Conceding that the military may have had good reasons for this "mission", it nonetheless became difficult to reconcile their logic with the hazard of walking out the gates of the military compound, fully aware of the danger of IEDs and snipers. Danish military were encouraged to enter Afghan villages and befriend villagers, even if they knew it wasn’t helping the villagers and that—once they left—the Taliban returned. That being said, villagers never escaped the taint of collaborating with the Taliban. That informed the scene where the Afghan family is turned away from the military compound. Lindholm had originally included an explanation in the script, but found the scene too obvious in the editing room. If you apply military logic, of course the soldiers could not let the Afghan family into their compound. What if they were Taliban? If they were let in, they would see how everything looks, how everything works. It's not a refugee camp. The political reason that the soldiers are there is to keep the Afghan locals in the villages and protect them against Taliban. If they started inviting them into their camp, they wouldn’t be doing their job. They were under orders to keep the Afghans in their own villages. Besides, even if they made an exception, where would it stop? What would be allowed for the next family? And the next?

Real soldiers were used in filming that scene, including the female translator who had served in Afghanistan a couple of times. The family were from the Helmand Province. They escaped the war, lived in a refugee camp and knew all too well the situation of the family in the film. On the day of shooting, they became extremely emotional. Lindholm seeks to create scenarios that play out as if real, inflected by a documentary impulse, albeit controlled. In this case, he gave the scene a long time to shoot. He respected that the Afghan family had never acted before. For them, as well as the female translator, the scene became real. Her frustration in having to send them back to their village was tangible for her, energized by accumulated experiences from her two deployments.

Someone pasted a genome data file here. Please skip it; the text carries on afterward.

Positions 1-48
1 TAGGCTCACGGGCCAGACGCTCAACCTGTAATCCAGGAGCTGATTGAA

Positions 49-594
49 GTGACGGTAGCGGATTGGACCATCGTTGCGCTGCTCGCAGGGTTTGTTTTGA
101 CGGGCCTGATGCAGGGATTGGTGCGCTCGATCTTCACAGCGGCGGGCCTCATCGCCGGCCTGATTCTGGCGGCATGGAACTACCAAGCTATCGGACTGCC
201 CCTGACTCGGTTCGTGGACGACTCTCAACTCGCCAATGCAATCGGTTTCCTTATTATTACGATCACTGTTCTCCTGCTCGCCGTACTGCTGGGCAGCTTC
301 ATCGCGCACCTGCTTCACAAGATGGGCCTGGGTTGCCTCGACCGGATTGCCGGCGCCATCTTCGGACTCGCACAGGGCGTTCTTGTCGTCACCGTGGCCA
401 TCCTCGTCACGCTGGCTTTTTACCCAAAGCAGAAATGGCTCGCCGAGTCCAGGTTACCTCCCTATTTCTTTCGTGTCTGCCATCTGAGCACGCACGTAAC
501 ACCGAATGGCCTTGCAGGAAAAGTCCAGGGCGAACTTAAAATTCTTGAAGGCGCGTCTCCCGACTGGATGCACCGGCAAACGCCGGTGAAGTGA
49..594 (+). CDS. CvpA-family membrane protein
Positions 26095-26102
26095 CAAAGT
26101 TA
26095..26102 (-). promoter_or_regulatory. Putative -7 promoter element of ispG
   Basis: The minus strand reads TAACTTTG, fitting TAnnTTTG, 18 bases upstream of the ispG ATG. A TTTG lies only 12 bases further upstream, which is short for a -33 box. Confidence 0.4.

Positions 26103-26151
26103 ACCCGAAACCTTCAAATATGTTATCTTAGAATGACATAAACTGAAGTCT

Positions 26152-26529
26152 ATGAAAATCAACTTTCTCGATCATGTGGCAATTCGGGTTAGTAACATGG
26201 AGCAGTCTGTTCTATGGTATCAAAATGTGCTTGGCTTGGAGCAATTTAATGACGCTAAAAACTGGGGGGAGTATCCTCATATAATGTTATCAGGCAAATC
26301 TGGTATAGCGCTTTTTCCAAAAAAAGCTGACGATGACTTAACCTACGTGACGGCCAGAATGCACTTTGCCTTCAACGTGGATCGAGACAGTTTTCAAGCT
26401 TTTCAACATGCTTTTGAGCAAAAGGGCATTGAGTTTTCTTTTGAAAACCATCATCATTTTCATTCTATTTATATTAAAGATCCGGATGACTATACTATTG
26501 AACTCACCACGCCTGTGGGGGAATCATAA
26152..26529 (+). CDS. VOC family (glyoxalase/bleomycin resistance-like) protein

Lindholm recalled when Danish military proposed as their rationale what they called "the ink drop principle" where you'd take a pen and make arbitrary “drops” on a map: “Let's pick a place here for a liberation base and just have 100-150 guys living there and patrolling the area." But not really fighting an enemy, not really doing too much. Within the idea of befriending the locals, “not doing too much” meant the rules of engagement became increasingly complicated and difficult. Soldiers had to have really good reasons to shoot, which meant that—in the case of the film’s sniper scene with the guy on the motorbike—it's pretty clear to everybody what's going on; but, a soldier has to be absolutely certain that someone’s a bad guy before he can shoot him. Maybe such safeguards are the right thing to do?